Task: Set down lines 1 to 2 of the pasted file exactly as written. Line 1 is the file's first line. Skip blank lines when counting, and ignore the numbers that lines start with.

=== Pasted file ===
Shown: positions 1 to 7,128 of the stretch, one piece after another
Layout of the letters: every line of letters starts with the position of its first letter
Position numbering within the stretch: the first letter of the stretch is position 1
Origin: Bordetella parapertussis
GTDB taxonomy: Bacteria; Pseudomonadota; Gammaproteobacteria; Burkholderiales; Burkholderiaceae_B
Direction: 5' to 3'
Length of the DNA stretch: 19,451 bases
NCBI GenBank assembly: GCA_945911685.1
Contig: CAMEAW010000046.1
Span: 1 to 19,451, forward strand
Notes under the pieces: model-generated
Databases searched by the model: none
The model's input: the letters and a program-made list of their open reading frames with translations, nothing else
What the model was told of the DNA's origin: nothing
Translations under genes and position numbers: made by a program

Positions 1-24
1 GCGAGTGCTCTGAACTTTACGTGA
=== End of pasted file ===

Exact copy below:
Shown: positions 1 to 7,128 of the stretch, one piece after another
Layout of the letters: every line of letters starts with the position of its first letter